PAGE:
Last year, I wrote a blog on how early life stress can affect how our bodies work and how it can lead to feeling depressed. In particular, I spoke about how being repeatedly exposed to stress can sometimes overcome our coping strategies leading to feeling helpless, and even depressed. This happens when the stress hormone — cortisol, which we produce in response to stress and which helps us cope with it, is no longer efficient at doing its job, meaning its higher levels stay in our bodies. Often, adults with depression have higher levels of cortisol.
I am a Research Psychologist and I am interested in depression in adolescents because that’s when it starts for a lot of young people, and that’s when we should start intervening. Depression in adolescence is a global health concern, being one of the leading causes of death in adolescence, with an estimated up to 11% worldwide prevalence pre-pandemic and 25% prevalence during the pandemic.
Seeing the impact of this condition on young people’s lives, together with my colleagues as part of Identifying Depression Early in Adolescence (IDEA) project, launched by the MQ: Transforming Mental Health Charity, we wanted to understand the risk factors for depression in adolescents and young people worldwide, with the hope of informing more effective intervention strategies. We were particularly driven to do so when we saw that not many studies looked at depression in youth, with the majority focusing on adults.
Now back to cortisol, seeing how it was linked with depression in adults, I delved into the literature to understand whether it was also the case in adolescents and young people, and this is what I would like to talk about in this blog.
Cortisol and depression in adolescence — worldwide perspective
I did a meta-analysis which is an analysis of the pooled results from all the studies available on the topic. I looked for all the scientific studies published worldwide that focused on cortisol as a risk factor for depression in adolescence. It is a powerful tool as it helps us look at patterns in bigger samples, much more than when looking at a single study.
These findings were published this year in Psychoneuroendocrinology so if you are interested to read more about them, you can find them here.
First of all, I found only 26 studies on the topic (compared with hundreds on cortisol in adults)! And, even less, only 3, were done in low-and-middle-income countries (LMICs)!! I mention this because 90% of adolescents worldwide live in LMICs, which means that we barely have any studies done to understand risk factors for depression in most of the adolescents out there! This is a massive research gap and one that needs to be addressed (for all of the researchers interested in the topic, that’s a hint there).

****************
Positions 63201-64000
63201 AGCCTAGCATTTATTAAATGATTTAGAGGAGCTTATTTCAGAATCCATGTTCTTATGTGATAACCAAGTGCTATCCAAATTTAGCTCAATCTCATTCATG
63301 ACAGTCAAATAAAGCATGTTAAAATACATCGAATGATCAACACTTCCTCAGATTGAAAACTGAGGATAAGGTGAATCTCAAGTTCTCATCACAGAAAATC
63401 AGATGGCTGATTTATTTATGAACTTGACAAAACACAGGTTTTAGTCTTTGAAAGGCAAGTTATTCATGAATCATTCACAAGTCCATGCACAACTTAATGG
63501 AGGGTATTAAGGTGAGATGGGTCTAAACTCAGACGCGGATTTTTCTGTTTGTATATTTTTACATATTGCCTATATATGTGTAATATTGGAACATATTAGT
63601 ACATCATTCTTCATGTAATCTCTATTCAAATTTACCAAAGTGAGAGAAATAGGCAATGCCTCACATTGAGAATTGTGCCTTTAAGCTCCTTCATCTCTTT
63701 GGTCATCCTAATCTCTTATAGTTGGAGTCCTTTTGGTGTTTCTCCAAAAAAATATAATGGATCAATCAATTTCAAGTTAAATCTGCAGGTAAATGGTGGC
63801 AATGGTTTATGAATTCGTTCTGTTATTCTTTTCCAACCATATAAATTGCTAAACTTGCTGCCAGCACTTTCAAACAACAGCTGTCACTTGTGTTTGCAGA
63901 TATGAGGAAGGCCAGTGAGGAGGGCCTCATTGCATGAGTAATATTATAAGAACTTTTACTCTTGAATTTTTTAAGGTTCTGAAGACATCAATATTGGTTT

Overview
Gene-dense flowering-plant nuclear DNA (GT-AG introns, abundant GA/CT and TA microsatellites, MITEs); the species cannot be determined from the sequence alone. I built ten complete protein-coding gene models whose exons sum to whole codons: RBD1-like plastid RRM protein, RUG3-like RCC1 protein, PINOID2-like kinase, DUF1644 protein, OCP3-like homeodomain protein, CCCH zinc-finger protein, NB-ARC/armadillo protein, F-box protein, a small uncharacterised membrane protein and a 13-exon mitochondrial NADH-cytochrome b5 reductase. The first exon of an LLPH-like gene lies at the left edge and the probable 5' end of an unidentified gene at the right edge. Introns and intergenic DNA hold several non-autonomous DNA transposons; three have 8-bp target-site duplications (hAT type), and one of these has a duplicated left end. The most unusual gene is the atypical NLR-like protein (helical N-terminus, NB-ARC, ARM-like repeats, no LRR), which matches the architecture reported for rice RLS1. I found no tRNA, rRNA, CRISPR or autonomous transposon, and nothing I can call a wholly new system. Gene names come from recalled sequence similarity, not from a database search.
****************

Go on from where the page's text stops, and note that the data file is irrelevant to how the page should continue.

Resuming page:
Patterns of cortisol in adolescence — when healthy becomes unhealthy
There are several ways to measure cortisol, which is most often analysed in saliva. We can look at resting cortisol levels right after waking up, in the first hour from awakening (cortisol awakening response), and at different times throughout the day, either individually or altogether to see how it changes throughout the day (diurnal cortisol). We can also look at how we produce cortisol at night from the urine. Then, we can look at cortisol reactivity, i.e., how our body reacts to stress — cortisol stress response. So, what do these measures tell us?
When we are healthy, typically our cortisol would increase when we wake up and our cortisol awakening response will be higher compared to cortisol levels in the rest of the day. This is because we need that “boost” to start the day and as we wind down as the day comes to an end, we are relaxed and ready for bed. When we respond to stress, our cortisol levels rise just enough to cope with the situation, following which they return to baseline. When we experience depression, often what we see is that this pattern is dysregulated, and that self-regulation is disrupted.
And this is what we found in our meta-analysis.
Specifically, adolescents who went on to develop depression showed higher levels of morning cortisol compared to adolescents who did not develop depression at a later stage. What was interesting is that we did not see any difference in morning cortisol levels in adolescents who were already depressed compared with those who were not. This is interesting because it suggests that higher levels of cortisol can be detected before depression develops, almost like a signalling system telling us what might happen next.
In terms of other cortisol measures, we had very few studies to be able to draw strong conclusions. However, it is worth mentioning that few studies reported higher night-time cortisol, cortisol awakening response, and cortisol stress response to be linked with depression. Neither diurnal nor afternoon nor evening cortisol was associated with depression.
As much as what we found gives us a better picture of what might be happening in our bodies before we develop depression, this is only a fraction of the picture, based on a few studies.
As a Research Psychologist, I am curious to understand what sets off the cortisol dysregulation in some but not others and what is the role of the environment in all of this. I guess these are the questions that I will be looking to answer in the future and once I learn more about them, I will most definitely share them with you on this platform!